The analysed 658 coastal Kenyan HIV-1 partial pol sequences included both newly generated (N = 163) and previously published sequences (N = 495). Sequences were collected during 2005–2019 in the Mombasa (N = 210, 32%) and Kilifi (N = 448, 68%) counties in coastal Kenya (Table 1). The risk groups included MSM (N = 131, 20%), IDU (N = 58, 9%), FSW (N = 109, 17%), and HET (N = 360, 55%). Based on size estimation of risk groups and the number of infected populations infected with HIV-1 in Mombasa and Kilifi counties36, our study was more powered to pick out MSM (sampling density, 51%) and IDU (sampling density, 12%) clusters compared with FSW (sampling density 3%) and HET (sampling density, 1%) clusters (Supplementary Table S1).
HIV-1 subtypes A, C, and D dominated the epidemic in coastal Kenya
Phylogenetic analysis was used to determine the subtype distribution in the full coastal Kenya sequence dataset (N = 658). In total, 431 subtype A (66%), 46 subtype C (7%), 69 subtype D (10%), 2 subtype G (>1%), and 110 CRF and unique recombinant form (URFs, 17%) sequences were identified (Table 1 and Supplementary Fig. S1). In addition, all subtype A sequences belonged to sub-subtype A1. Detailed recombination analyses of newly generated sequences demonstrated extensive recombination between subtypes, sub-subtypes, and recombinant forms (Supplementary Table S2).
Identification of coastal Kenya-specific HIV-1 transmission clusters
Maximum-likelihood (ML) phylogenies were reconstructed independently for the most prevalent HIV-1 subtypes in the population (subtypes A, C, and D). Reference sequences were obtained from GenBank based on similarity (whereof 731 participant-unique sub-subtype A1 sequences remained after removal of redundancies; 256 for subtype C; and 92 for subtype D).
Transmission networks were classified based on the number of sequences per cluster into dyads (2 sequences), networks (3–14 sequences), and large clusters (>14). Of the 658 coastal Kenyan sequences, 206 sequences (31%) formed 61 statistically supported clusters (size range: 2–41 sequences). These included 39 dyads (64% of all clusters), 21 networks (34%), and one large cluster (2%) (Table 2 and Supplementary Table S3). Most of the clusters were found among the subtype A sequences (N = 50, 82%), followed by the subtype D sequences (N = 7, 11%), and the subtype C sequences (N = 4, 7%) (Supplementary Fig. S2).
Risk-group specific clustering patterns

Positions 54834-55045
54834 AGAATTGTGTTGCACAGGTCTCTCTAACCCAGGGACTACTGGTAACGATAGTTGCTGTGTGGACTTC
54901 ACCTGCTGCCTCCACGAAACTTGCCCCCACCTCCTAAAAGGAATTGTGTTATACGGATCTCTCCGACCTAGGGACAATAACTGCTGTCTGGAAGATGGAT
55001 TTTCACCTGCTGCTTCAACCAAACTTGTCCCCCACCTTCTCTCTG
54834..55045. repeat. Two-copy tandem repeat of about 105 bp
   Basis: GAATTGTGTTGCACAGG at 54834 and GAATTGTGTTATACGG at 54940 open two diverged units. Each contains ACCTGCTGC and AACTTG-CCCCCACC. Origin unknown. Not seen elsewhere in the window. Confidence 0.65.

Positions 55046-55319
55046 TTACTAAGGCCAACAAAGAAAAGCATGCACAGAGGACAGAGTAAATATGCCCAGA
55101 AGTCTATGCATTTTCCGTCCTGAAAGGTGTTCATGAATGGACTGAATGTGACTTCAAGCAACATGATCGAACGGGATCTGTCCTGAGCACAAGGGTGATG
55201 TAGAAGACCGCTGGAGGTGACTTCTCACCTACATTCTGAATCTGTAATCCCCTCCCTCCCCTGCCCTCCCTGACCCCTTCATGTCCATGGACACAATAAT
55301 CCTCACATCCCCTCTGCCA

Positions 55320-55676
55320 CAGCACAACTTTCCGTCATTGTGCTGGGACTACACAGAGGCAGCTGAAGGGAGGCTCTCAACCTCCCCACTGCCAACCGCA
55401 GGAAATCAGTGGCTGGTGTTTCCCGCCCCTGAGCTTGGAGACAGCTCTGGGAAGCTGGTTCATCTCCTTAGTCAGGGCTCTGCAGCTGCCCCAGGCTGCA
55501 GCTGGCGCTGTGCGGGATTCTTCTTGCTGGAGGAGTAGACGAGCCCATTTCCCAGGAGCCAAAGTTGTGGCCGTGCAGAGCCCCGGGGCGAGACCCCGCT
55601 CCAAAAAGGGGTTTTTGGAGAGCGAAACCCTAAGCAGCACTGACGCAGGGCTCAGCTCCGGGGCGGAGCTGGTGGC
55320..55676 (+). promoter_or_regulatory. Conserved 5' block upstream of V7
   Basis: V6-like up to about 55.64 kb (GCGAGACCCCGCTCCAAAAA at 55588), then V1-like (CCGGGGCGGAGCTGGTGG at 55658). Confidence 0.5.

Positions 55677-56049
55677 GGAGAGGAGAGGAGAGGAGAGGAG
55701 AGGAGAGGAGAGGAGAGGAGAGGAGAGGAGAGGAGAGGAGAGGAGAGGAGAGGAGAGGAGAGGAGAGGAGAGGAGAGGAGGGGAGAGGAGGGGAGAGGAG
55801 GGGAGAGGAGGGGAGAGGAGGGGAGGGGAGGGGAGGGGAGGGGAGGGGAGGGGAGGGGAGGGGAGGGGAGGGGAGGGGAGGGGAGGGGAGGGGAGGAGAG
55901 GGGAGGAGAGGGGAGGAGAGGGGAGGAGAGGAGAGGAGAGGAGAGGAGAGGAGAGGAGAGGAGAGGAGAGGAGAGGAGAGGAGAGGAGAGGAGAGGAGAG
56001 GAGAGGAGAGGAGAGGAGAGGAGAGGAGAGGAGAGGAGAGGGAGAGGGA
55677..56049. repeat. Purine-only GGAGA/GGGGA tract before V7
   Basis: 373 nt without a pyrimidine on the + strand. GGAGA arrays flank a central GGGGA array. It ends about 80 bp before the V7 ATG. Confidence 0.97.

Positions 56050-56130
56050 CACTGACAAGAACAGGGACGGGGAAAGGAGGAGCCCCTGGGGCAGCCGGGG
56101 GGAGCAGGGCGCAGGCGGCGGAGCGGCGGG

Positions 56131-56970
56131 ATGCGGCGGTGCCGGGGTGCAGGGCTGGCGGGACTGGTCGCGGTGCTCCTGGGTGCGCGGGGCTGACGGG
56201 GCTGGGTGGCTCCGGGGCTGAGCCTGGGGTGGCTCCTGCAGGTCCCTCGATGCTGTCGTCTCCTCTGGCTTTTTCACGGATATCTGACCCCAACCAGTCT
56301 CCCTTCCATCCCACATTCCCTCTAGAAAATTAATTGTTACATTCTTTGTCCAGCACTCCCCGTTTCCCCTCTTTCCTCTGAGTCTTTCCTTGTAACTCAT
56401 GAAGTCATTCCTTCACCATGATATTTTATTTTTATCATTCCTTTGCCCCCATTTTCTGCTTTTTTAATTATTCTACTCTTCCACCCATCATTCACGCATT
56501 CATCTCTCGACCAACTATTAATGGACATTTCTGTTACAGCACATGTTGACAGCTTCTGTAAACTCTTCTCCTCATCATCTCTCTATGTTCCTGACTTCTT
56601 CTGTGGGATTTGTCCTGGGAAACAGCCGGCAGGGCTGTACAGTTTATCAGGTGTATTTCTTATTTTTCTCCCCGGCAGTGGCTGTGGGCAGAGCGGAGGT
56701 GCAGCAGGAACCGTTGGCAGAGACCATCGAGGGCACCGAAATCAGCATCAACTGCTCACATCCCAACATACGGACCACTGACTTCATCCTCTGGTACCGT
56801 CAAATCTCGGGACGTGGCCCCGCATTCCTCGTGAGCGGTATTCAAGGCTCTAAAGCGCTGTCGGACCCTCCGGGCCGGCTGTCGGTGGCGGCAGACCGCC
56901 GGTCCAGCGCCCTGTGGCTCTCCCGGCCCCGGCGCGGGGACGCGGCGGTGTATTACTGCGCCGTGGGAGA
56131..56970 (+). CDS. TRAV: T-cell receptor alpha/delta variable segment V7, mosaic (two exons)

Stratification by risk group showed two distinct clustering patterns (Fig. 1). The first pattern represented exclusive within-risk group clustering, where sequences in a cluster belonged exclusively to one specific risk group. Compared to HET sequences, MSM and IDU sequences were more likely to cluster (adjusted odds ratio [aOR] 25.9, 95% confidence interval [CI] 10–63.9, P < 0.001; and aOR 31.5, CI 12.2–81.6, P < 0.001, respectively, Table 3). Of the 61 clusters observed, 85% were risk group exclusive clusters. These included 24 MSM clusters (11 dyads and 13 networks), four IDU clusters (three dyads and one large cluster), six FSW clusters (six dyads), and 18 HET clusters (13 dyads and five networks). The majority of the MSM sequences (N = 84, 64%) formed small independent clusters ranging in size from two to nine sequences per cluster. Likewise, the majority of IDU sequences (N = 47, 82%) formed clusters. Interestingly, most of the clustering IDU sequences were of sub-subtype A1 and formed one single large cluster (N = 41, 80%). In contrast, only a small proportion of the FSW (N = 22, 20%) and HET (N = 67, 18%) sequences formed risk group-exclusive clusters.
In addition to risk group-exclusive clustering, 15% of all clusters were mixed between risk-groups (Table 2): Two (3%) MSM/FSW dyads, four (7%) MSM/HET mixed clusters (two dyads and two networks), and three (5%) FSW/HET clusters (two dyads and one network). Of relevance, both MSM/HET networks (one sub-subtype A1 and one subtype D) had sequences from four MSM and one HET female. Moreover, of the eleven MSM sequences that were found in mixed clusters, eight (73%) reported sex work in the three months preceding sample collection, and 10 (91%) reported bisexual behaviour. The FSW/HET network consisted of two FSW sequences and one HET male sequence.